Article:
In the nineteenth century when reformist Japanese scholars sought to learn about the West, they had to come up with many new terms in order to translate words and concepts from Western languages that did not exist in Japanese. Those terms were then adopted by speakers of other languages, such as Korean, Chinese and Vietnamese.
As such, new terms were created to translate Western words like “economy” (經濟 keizai/jingji/kinh tế) and “society” (社會 shakai/shehui/xã hội) and those new terms came to be employed by people in East Asia without much difficulty.
There were other terms, however, that were more difficult to translate, and none perhaps more so than the two terms “nation” and “nationality.” In Western languages, the meanings of these terms changed over time, and they also overlapped, and that made it difficult to translate these two terms.
In the end, a single term came to be used in order to translate both of these words (民族 minzoku/minzu/dân tộc) and this term was widely used in East Asian languages throughout the first half of the twentieth century.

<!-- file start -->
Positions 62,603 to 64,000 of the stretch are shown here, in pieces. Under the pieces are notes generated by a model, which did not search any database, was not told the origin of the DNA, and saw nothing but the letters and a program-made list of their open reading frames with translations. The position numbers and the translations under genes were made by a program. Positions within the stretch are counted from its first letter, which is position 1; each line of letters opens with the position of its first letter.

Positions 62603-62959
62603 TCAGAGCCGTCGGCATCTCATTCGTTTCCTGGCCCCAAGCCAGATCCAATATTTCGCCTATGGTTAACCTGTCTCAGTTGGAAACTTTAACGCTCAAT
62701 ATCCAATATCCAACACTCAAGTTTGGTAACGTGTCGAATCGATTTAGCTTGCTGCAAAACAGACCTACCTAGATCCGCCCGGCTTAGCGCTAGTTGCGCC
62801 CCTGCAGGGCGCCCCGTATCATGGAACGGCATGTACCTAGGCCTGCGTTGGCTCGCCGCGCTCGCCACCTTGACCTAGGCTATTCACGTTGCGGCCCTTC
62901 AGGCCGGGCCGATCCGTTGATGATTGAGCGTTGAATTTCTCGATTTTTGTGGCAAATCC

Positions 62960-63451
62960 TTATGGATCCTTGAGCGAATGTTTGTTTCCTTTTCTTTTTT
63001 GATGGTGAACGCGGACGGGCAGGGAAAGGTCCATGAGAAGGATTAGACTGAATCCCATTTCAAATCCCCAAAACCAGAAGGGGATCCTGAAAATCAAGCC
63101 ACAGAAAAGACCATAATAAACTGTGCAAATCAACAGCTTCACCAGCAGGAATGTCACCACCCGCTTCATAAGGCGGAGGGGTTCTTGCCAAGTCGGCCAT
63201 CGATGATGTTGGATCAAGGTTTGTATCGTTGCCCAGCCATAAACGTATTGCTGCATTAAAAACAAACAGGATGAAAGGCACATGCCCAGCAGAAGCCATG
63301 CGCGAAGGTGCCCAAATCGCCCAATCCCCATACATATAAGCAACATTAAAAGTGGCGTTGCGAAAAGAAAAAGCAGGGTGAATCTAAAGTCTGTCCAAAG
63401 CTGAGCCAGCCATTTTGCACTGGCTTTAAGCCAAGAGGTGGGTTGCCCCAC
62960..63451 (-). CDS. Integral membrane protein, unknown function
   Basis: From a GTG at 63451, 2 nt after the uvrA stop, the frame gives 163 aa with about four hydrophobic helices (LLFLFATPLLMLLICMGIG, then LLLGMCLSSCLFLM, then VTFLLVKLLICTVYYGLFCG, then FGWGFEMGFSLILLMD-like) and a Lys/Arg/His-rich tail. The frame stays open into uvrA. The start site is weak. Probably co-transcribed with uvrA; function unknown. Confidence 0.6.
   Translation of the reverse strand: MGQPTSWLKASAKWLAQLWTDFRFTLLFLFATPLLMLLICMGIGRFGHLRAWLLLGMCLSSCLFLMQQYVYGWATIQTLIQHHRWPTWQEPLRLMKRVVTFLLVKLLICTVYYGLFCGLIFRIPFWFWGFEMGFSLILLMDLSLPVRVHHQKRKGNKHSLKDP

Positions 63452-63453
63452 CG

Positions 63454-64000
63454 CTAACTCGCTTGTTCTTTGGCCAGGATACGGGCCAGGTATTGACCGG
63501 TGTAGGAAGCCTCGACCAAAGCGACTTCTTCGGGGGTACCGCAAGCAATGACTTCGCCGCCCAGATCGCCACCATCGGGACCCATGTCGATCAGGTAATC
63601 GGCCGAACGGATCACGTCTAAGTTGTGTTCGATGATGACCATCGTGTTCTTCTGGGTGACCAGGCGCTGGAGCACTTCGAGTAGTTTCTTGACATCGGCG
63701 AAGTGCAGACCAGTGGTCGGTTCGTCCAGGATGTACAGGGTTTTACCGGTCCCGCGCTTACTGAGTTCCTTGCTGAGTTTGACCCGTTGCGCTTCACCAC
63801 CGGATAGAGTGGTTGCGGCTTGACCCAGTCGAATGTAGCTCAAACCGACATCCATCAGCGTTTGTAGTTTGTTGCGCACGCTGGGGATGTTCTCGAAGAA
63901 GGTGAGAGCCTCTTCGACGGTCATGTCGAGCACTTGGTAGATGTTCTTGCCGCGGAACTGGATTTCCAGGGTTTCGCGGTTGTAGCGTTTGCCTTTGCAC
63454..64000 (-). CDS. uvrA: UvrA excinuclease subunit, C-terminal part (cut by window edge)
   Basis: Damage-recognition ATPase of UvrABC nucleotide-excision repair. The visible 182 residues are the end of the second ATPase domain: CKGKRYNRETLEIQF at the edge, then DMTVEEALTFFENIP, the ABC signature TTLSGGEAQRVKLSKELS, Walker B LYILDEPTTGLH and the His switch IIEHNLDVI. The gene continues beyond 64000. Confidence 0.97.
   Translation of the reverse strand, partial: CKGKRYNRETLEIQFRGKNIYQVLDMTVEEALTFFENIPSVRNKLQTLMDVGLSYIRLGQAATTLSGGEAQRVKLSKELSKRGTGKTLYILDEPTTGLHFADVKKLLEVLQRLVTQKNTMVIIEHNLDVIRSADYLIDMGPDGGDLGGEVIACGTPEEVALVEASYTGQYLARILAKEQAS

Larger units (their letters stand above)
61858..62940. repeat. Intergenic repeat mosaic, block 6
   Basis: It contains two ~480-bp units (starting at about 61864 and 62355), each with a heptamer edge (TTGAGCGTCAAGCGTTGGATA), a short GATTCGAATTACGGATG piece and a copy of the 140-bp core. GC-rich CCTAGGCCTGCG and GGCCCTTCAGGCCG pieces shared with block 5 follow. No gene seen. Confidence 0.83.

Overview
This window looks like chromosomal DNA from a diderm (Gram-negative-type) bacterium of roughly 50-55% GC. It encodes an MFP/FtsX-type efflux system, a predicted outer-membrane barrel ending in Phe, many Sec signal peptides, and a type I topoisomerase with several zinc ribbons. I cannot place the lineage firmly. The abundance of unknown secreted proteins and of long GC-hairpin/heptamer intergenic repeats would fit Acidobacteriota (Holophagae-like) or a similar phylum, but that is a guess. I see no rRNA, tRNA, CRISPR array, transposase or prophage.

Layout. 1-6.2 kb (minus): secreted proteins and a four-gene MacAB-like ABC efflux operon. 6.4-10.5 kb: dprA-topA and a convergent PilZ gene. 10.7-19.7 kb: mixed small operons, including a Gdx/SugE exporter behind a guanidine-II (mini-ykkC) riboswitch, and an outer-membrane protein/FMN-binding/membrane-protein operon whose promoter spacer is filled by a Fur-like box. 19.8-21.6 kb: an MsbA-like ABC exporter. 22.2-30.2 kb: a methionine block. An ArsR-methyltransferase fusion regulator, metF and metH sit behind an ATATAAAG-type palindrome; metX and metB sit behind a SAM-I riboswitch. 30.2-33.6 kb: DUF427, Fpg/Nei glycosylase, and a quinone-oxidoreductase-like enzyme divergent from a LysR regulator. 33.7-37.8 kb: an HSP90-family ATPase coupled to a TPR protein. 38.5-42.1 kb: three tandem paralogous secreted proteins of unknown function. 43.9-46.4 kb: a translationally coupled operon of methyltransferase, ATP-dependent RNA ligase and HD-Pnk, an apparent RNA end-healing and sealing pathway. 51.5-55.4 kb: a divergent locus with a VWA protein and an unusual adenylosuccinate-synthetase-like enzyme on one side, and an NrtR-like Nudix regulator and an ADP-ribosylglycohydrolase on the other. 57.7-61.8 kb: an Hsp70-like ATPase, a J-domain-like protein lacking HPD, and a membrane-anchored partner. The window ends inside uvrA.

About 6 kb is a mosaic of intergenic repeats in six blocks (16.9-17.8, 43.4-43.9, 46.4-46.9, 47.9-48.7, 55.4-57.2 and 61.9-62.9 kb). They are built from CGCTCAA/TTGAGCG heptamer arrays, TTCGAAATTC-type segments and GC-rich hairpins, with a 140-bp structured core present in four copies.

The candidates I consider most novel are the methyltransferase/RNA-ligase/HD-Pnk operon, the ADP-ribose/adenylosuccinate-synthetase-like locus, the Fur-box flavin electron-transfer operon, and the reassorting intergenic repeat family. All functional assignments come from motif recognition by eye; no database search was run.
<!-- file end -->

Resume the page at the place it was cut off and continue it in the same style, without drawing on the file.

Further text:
Then in the 1950s it suddenly became a problem for some people that East Asian languages did not have terms to make the distinction between “nation” and “nationality” that could be found in Western languages. In particular, as Marxist historians in the newly-established communist states of the PRC and North Vietnam set about writing new histories in accordance with Marxist theory, they found that they needed to make that distinction in order to clearly follow certain Marxist ideas. And that ended up being a problem.
The main Marxist theory of what a nation is was penned by Joseph Stalin in his 1913 work, Marxism and the National Question. In that work, Stalin stated the following:
“A nation is a historically constituted, stable community of people, formed on the basis of a common language, territory, economic life, and psychological make-up manifested in a common culture.”
[Нация есть исторически сложившаяся устойчивая общность людей, возникшая на базе общности языка, территории, экономической жизни и психического склада, проявляющегося в общности культуры.]
[Dân tộc là một cộng đồng thể người ổn định, hình thành trong lịch sử, có ngôn ngữ chung, địa vực chung, sinh hoạt kinh tế chung, cùng là trạng thái tâm lý chung biểu hiện trong văn hóa chung. (bản dịch của Đào Duy Anh, 1955)]